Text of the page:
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Job’s story

Job describes his learning journey from school to university and his experience of dealing with his disability.
My name is Nseibo Job Kofi. i come from Chenderi in the Volta region of Ghana. Three years after I was born I became paralyzed as a result of polio meningitis. Here it became a struggle with my Mom and Dad as well as my other siblings so when I go to the school going age because of my disability I remain in the house so my other siblings were sent to school, even siblings that I was much much older than were sent to school while I was still in the house. I was sometimes sent to the farm with my Dad and Mom and most times I remain in the house where meals were prepared and reserved for me.
When I was 9 years my father made arrangements to send me to a rehabilitation center in Kumasi or in [who] all in Ghana. My father had a second thought that I was still very young to be sent far away from him so here he decided that I should be sent to the mainstream school system, to while away time so that when I’m of age i will be sent back to the rehabilitation centre. Then I started primary class one from the same village, Chenderi, to be specific. So it became a struggle that’s my father going through my terminal reports from the primary level to middle school from two.
He realized that I performed far far far ahead of my other siblings who are not disabled so over here my father confessed that he nearly made a mistake if he had sent me to the rehabilitation center so here he made a pledge that he will do all he could to help me in my educational career. Few months after this confession my father passed away by a snake bite so my schooling became a struggle because there was no one to actually sponsor my education.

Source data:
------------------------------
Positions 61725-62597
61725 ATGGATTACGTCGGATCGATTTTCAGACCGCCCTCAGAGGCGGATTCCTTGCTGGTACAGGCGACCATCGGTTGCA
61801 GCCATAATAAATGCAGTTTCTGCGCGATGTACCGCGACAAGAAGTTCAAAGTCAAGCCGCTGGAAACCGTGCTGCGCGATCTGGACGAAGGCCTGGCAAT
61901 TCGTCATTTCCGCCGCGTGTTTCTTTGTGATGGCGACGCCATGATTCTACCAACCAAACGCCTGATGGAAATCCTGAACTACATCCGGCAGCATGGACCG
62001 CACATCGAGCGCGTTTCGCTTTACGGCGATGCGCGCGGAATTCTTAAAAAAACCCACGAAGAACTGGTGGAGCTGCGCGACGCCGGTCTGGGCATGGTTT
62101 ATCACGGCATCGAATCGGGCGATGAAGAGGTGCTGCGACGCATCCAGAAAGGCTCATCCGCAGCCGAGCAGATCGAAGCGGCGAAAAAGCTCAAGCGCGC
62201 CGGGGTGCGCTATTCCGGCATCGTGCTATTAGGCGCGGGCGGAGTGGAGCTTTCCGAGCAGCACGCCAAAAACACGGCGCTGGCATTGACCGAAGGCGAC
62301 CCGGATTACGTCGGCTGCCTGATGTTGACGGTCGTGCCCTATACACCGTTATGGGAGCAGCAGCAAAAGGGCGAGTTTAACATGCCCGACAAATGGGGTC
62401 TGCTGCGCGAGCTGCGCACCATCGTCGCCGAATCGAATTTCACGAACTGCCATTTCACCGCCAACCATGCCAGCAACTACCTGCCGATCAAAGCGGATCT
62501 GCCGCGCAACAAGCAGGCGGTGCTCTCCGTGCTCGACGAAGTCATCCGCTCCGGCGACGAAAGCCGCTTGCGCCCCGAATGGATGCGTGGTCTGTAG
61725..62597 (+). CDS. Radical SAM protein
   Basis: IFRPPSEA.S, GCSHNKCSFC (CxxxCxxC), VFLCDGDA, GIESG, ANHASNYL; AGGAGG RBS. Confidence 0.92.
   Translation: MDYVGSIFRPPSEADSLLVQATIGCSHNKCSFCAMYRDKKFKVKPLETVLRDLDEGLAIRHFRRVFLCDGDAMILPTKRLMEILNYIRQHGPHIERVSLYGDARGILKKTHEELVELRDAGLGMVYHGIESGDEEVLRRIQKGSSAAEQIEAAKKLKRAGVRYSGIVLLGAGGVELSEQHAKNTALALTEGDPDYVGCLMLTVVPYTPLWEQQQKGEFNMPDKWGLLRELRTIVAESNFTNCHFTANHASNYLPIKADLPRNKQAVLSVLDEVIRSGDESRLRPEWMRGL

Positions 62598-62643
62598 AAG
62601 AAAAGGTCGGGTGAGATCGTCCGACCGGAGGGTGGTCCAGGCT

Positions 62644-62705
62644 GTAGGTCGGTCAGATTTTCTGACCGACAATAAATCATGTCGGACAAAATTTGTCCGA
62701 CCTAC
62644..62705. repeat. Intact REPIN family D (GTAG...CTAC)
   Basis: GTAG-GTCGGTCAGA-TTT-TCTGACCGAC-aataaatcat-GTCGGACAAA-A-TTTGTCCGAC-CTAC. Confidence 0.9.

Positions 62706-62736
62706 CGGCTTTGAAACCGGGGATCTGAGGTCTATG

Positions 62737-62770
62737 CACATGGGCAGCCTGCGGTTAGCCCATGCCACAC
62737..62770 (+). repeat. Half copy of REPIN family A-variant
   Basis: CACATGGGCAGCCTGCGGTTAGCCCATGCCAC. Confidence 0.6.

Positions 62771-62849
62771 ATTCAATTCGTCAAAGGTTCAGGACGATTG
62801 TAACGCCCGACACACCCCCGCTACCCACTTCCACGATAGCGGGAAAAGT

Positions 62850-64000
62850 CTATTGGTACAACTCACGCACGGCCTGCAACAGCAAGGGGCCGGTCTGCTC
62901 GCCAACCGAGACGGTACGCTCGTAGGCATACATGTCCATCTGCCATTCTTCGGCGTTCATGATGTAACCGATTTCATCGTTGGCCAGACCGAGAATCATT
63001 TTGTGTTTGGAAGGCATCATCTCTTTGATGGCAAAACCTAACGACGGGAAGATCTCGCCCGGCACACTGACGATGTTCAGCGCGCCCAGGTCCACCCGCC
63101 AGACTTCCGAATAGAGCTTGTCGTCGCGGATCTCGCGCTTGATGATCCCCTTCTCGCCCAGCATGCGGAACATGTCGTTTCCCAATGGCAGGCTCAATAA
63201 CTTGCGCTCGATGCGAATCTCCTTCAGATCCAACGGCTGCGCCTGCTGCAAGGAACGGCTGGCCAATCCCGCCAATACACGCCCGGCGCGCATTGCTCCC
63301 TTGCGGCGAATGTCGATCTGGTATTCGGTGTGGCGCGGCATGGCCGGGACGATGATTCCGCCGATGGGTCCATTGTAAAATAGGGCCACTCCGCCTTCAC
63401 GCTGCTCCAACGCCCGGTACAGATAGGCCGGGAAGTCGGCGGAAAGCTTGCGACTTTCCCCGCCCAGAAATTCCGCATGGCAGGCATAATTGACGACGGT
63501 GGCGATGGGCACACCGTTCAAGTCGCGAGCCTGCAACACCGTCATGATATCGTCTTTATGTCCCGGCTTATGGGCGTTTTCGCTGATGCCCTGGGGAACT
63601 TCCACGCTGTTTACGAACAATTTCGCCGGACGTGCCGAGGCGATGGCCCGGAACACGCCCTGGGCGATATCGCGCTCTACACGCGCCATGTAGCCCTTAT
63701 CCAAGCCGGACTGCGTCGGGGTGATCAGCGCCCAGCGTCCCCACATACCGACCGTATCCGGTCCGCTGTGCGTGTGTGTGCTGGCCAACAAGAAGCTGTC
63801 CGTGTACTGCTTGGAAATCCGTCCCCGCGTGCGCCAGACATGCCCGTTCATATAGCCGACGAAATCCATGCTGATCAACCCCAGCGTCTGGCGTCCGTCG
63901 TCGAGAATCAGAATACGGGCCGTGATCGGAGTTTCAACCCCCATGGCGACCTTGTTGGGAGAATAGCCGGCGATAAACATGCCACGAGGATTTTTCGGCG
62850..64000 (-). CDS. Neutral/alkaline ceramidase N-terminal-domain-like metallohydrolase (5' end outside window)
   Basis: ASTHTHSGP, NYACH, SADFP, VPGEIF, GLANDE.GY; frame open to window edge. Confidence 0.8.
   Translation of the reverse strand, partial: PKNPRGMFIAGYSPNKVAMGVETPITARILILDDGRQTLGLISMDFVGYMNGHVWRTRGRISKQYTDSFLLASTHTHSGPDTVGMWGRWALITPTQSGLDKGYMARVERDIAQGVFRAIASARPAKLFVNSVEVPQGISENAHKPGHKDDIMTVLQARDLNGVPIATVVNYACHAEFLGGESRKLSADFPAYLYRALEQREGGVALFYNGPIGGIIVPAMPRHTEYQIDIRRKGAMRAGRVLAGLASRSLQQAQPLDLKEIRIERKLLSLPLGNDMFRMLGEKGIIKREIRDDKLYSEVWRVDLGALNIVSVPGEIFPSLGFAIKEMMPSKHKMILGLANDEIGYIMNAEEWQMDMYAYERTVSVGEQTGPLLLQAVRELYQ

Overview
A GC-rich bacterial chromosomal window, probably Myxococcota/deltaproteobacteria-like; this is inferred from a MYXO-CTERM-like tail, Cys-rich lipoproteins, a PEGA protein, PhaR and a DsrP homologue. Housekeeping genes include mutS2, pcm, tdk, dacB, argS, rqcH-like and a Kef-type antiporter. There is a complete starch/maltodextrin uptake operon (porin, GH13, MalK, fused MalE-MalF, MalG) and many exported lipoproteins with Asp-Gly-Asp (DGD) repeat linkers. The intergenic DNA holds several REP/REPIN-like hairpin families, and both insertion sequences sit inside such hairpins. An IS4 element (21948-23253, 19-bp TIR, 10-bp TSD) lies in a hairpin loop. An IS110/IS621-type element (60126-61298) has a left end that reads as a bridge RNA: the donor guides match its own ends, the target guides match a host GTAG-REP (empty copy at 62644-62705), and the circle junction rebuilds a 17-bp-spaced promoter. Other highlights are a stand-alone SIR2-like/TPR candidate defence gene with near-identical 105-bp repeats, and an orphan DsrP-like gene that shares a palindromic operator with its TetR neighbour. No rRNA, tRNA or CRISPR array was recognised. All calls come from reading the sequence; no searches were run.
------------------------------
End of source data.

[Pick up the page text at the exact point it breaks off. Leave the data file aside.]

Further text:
Fortunately on my side I had the basic education through to the university level where I did my degree in accounting. I was so surprised to realize that at this higher educational level was where I had a major challenge because of the storey buildings where there are no lifts. I had to always use the staircase and at a lecture theatre there were not enough furniture. You have to carry tables and chairs from a different venue to the venue where you will have the lectures. Most times you will have this furniture ready for the lecture and you have an announcement that the venue has been changed to a different direction. Well we have no option than to carry this same furniture.
Most of time I remained at the back of my colleagues and picked their lecture notes after the lecture was over just to rewrite my own lecture notes. Shortly after this God be so great on my side I went through and had an opportunity to do Master’s and disability and rehabilitation and development from Kwame Nkrumah University of Science and Technology. After two years study I was sent back to this rehabilitation centre by Ghana education service Kumasi. Over here I realized that children with disabilities who could also take part in the mainstream schooling were all brought here.
Some were wheelchair-bound, others were using calipers some were using white cane and to my surprise I realized that one particular [?skill] was learnt repeatedly for over 10 15 and 20 years. What it did was learning, shoemaking, how to polish shoes, how to weave baskets and how to do doormat, and this handicrafts were repeatedly done all over the years. So it was here I had a reflection and said to myself that if I had been brought here at initial stages I wouldn’t have known what I will have been by now. I therefore standby mainstream education or inclusive education system that it is the best for children with disabilities especially my colleagues who are in the rehabilitation centers in Ghana

Here is a story of one person’s journey through education in Ghana – from school to university. With very little support, Job succeeded in reaching his personal goals, overcoming barriers in his environment.

When listening to Job’s story, do you think there were any adaptations made at school? He describes university as being worse than school. Why do you think this was the case and how do you think this situation could be avoided?

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Education for All: Disability, Diversity and Inclusion

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